The guess here is that Rivera is the Yankees’ Opening Day left fielder.  He doesn’t have a whole lot left, but he’s a better bet than Diaz and none of the younger prospects are ready to hit in the majors. Keeping Mesa around as a defensive replacement might make sense, though only until Granderson comes back.

Chapman has trouble remembering convo with Cubs management about off-field behavior

chapmancubs
Getty Images
8 Comments

CHICAGO — Star closer Aroldis Chapman joined the Cubs on Tuesday, arriving to a mixed reaction in Chicago and saying he couldn’t remember what management told him about off-field expectations and behavior.

After Chapman’s awkward introductory news conference, Cubs president of baseball operations Theo Epstein insisted Chapman understands what the Cubs expect of him after an offseason domestic violence incident.

When the Cubs announced the trade with the New York Yankees on Monday, the team released a statement from Chairman Tom Ricketts saying they were aware of his 29-game suspension to begin the season under Major League Baseball’s new domestic violence policy.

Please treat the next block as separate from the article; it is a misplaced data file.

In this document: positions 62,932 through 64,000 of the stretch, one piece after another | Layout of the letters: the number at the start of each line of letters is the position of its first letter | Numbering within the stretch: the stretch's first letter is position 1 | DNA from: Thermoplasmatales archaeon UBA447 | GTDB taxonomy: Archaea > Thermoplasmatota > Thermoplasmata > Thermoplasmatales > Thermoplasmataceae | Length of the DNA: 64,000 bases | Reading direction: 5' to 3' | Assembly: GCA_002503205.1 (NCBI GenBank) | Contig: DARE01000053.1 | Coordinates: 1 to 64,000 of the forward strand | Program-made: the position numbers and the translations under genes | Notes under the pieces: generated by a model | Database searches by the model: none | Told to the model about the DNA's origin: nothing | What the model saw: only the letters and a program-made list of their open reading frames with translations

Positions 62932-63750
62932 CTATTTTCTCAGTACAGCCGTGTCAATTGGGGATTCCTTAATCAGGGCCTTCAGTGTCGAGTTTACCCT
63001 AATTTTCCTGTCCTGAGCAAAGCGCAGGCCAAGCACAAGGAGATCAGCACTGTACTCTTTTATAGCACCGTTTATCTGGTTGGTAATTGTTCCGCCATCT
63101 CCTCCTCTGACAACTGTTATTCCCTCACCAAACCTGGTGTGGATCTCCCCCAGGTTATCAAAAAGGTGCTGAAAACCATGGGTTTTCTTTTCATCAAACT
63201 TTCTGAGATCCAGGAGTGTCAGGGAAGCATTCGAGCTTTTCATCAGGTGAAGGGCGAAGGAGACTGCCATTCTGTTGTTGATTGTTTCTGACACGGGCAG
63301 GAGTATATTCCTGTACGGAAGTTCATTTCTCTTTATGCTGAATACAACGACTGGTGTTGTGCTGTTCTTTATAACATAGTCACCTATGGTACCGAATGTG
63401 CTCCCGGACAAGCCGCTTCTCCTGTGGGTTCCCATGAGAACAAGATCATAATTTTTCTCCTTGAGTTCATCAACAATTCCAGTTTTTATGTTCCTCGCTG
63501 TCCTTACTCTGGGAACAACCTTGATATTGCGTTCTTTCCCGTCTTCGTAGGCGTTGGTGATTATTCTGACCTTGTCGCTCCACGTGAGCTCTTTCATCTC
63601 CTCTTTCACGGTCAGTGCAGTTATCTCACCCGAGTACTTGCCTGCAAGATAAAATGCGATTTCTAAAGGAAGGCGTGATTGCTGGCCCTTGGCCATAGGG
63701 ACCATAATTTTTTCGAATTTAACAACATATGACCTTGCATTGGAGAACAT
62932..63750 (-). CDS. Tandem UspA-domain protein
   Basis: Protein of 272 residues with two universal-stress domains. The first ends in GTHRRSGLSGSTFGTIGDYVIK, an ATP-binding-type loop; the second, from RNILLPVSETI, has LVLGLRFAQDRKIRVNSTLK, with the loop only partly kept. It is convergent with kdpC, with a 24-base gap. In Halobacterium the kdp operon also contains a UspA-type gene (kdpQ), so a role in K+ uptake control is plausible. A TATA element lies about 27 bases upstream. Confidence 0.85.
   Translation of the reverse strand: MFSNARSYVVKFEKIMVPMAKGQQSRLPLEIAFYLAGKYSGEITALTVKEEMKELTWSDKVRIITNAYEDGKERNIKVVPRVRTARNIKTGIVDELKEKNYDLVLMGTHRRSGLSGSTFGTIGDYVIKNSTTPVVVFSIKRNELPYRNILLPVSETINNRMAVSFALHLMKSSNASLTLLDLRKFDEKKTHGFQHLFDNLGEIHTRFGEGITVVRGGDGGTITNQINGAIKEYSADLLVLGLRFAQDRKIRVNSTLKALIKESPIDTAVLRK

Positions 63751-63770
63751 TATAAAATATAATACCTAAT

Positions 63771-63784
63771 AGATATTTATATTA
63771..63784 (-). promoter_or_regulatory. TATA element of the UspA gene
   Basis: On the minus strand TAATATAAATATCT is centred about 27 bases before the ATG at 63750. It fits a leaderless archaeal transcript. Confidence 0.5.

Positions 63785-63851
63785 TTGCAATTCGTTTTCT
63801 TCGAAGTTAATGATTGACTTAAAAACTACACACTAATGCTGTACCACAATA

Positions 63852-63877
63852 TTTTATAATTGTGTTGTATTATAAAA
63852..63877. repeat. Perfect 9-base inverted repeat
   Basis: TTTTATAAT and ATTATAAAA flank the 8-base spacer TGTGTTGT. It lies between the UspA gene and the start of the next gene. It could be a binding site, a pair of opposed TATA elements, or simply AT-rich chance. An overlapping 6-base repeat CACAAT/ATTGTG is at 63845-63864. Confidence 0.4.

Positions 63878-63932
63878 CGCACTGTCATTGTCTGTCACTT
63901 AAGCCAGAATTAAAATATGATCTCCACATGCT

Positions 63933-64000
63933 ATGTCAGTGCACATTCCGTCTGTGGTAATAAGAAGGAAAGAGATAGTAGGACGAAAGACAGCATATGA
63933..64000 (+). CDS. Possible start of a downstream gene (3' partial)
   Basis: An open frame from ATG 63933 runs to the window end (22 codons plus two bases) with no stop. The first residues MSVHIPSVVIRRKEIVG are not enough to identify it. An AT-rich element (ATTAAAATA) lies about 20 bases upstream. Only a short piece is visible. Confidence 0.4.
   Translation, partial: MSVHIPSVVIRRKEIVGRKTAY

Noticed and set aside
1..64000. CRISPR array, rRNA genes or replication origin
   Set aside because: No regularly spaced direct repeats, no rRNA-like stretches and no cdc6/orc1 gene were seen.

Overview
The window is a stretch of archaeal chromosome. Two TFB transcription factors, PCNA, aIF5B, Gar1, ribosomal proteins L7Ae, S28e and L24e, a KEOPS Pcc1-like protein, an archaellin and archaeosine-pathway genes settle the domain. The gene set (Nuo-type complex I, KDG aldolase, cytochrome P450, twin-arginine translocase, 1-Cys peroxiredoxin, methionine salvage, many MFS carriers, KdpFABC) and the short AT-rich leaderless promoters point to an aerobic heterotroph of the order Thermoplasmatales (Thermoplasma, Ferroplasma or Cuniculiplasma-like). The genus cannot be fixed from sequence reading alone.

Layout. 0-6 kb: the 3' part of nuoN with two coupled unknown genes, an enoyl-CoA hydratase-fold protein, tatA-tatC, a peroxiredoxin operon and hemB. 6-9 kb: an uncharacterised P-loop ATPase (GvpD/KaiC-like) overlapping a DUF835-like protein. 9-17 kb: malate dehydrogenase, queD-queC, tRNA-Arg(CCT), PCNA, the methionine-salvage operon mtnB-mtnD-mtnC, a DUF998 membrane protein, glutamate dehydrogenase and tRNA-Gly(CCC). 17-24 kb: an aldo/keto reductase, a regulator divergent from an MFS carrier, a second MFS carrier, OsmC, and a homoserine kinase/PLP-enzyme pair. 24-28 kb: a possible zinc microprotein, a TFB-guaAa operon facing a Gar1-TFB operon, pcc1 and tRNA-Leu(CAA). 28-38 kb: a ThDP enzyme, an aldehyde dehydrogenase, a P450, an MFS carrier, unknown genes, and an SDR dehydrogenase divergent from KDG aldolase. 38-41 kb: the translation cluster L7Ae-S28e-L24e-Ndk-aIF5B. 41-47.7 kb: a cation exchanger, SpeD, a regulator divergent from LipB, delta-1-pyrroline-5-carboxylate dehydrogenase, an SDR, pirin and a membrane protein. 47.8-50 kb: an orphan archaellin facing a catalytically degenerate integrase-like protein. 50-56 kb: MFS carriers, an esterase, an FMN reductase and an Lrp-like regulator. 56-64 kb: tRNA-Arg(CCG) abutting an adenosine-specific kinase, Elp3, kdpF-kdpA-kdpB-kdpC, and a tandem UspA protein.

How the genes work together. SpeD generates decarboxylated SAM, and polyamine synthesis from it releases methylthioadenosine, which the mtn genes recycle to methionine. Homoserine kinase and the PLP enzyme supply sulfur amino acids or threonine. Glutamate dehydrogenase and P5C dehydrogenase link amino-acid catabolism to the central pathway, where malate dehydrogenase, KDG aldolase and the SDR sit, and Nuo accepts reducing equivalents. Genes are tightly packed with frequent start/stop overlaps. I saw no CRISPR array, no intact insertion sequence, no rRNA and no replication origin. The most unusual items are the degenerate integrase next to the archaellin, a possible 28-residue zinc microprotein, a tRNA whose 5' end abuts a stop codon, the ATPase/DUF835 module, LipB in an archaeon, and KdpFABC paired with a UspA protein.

Ricketts said he and Epstein talked by phone with Chapman before the deal was completed and “shared with him the high expectations we set for our players,” adding that Chapman was “comfortable” with them.

But when asked repeatedly about that phone conversation before Tuesday’s game against the crosstown White Sox, Chapman said through an interpreter that he couldn’t recall details because he was taking a nap at the time the call came in.

The question was asked several more times. A Cubs spokesman once asked the question himself to the interpreter, coach Henry Blanco.

“It’s been a long day,” Chapman said. “Trying to remember.”

Asked again several minutes later during the group interview if he could now remember what Ricketts said, Chapman shook his head.

“I still don’t remember,” he said in Spanish.

Epstein called it a misunderstanding and that Chapman was “pretty nervous” as he faced seven cameras and more than two dozen reporters.

“I was on the call, Tom was on the call, Aroldis was on the call and Barry Praver, his agent, was on the call. It happened and it was real,” Epstein said before the Cubs’ 3-0 loss to the White Sox.

Chapman was accused of choking his girlfriend and firing eight gunshots in the garage of a Florida home in October. The woman later changed her story and no charges were filed.

“You learn from the mistakes that you make,” Chapman said.

The case caused the Los Angeles Dodgers to back out of an offseason trade for Chapman. Cincinnati eventually traded him to the Yankees, and after his suspension, the 28-year-old Cuban converted 20 of 21 save chances for New York.

The Cubs have long boasted of stocking their roster with high-character players, helping earn the “lovable losers” label they’ve carried for decades since their last World Series title in 1908.